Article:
In a two-day conference on hate speech and hate crime organized by Medialog in Istanbul in October 2013, leading journalists and academics urged the Turkish government to draft a law against defamation, blasphemy, and discrimination while protecting the freedom of expression.
The fact is that we cannot have any choice over things like our birthplace, physical appearance, or gender, and these should not be idealized, considered a source of pride, or turned into a subject of hate speech.
Ali Unal, author and Zaman daily columnist
Convening on Heybeliada, one of the Princes Islands in the Marmara Sea, conference attendees emphasized that no individual or group should be the subject of hate speech or hate crimes on account of characteristics over which they have no control, such as race or gender.
The name of the conference was “Hate Speech and Respect for the Sacred in the Perspective of Freedom of Expression in the Media.”
Author and Zaman daily columnist Ali Unal said that there is no consensus among countries on the exact definition of a hate crime, just as there is not one for terrorism. As a result, Unal directed attention to the existence of debates over the vague line between hate speech and hate crime, how to place distance between hate speech and the right to freedom of expression, and how to reconcile issues of hate speech with respect for sacred values.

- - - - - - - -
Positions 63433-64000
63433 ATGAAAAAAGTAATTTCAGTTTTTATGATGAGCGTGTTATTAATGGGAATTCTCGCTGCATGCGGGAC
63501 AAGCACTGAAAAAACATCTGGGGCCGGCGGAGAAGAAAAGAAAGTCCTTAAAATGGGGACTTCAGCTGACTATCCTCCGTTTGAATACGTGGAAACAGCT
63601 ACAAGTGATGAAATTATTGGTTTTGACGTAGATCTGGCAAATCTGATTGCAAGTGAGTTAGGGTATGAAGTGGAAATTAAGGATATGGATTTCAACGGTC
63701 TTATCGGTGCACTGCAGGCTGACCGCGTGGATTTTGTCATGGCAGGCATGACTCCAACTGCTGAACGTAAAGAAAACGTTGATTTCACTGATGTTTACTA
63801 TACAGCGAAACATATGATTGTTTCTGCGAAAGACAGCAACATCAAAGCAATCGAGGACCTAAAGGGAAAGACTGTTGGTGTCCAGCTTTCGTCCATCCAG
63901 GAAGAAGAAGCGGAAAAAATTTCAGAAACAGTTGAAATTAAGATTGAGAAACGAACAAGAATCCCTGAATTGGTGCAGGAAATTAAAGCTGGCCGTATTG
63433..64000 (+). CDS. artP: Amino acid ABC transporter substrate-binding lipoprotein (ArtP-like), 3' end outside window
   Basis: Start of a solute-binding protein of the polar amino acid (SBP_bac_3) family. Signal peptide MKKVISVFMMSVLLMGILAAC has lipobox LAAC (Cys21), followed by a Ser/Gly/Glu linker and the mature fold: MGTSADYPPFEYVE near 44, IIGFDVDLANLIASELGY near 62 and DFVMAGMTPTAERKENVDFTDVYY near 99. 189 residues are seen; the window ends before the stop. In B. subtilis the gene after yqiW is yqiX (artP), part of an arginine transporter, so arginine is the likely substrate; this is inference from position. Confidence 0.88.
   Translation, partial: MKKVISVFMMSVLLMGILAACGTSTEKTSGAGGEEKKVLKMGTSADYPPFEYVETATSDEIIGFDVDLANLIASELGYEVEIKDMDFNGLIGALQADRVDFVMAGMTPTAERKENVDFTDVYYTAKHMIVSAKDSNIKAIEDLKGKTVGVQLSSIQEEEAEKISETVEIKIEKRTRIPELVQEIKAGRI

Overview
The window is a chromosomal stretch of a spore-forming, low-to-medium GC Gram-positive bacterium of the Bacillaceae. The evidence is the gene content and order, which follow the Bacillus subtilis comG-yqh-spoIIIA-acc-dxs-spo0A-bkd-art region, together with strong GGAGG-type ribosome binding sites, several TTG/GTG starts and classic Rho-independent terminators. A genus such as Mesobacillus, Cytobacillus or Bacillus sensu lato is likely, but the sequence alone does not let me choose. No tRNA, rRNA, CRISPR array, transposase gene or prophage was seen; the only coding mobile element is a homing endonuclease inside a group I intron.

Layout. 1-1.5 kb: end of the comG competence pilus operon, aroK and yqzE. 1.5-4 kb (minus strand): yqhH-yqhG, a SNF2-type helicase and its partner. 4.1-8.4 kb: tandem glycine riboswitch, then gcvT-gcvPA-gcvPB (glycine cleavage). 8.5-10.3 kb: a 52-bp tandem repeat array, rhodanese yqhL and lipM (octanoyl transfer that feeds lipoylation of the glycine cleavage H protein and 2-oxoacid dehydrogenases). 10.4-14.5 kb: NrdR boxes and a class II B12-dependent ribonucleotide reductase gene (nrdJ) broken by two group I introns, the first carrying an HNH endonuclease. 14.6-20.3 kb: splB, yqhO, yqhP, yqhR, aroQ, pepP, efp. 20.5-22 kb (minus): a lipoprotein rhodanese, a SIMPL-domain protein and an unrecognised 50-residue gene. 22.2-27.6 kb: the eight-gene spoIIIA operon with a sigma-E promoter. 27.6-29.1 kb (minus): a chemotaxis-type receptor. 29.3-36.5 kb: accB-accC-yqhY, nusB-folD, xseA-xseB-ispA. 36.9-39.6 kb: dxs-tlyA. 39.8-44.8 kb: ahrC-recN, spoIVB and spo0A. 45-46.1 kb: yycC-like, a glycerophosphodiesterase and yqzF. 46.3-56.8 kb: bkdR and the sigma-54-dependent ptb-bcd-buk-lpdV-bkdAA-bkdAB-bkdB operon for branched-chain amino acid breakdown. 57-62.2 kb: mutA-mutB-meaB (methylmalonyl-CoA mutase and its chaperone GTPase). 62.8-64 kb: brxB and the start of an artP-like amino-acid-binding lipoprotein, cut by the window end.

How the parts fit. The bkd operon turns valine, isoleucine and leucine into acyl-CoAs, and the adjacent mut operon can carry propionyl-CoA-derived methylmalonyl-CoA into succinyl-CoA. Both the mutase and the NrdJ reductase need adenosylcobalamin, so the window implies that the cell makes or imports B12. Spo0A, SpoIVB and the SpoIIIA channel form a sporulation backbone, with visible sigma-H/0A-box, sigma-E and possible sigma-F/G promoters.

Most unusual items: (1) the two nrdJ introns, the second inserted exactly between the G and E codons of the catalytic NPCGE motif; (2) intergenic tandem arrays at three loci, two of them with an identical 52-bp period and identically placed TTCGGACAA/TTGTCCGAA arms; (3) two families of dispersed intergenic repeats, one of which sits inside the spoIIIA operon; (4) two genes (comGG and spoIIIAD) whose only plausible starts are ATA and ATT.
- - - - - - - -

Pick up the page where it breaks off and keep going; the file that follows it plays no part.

“In the US, where hate speech is debated and committed the most, there are almost none, or very few, Muslims who have committed this crime. As a Muslim, I am in favor of a well-prepared law against hate speech,” Unal said, after pointing out that the FBI filed 8,208 hate crimes in the United States in 2010.
According to Unal, a common point everyone agrees on when it comes to hate speech or crimes is the existence of bias. “The fact is that we cannot have any choice over things like our birthplace, physical appearance, or gender, and these should not be idealized, considered a source of pride, or turned into a subject of hate speech,” Unal said in his presentation.
Drawing parallels between the UN’s Universal Declaration of Human Rights and the principles of Islam, Unal said that Islam aims to protect the main principles of human life, such as the right to life, right to private property, right to get married and have children, right to practice religion, and the right to have and preserve good health. Consequently, respect for religious faith and sacred values and objects is also among one’s basic rights and freedoms.
Academic Gunal Kursun provided real-life examples of hate speech and said that a ban on the headscarf is a perfect example of a hate crime. “In 1998, I was a senior law school student. Due to a YOK [Higher Education Board] decision, our classmates with headscarves were not allowed in the classrooms,” Kursun said.
Star columnist Professor Bekir Berat Ozipek, on the other hand, said that hate speech cannot be prevented by law, as it is a sociological phenomenon. According to him, an idea gains immunity when it is forbidden.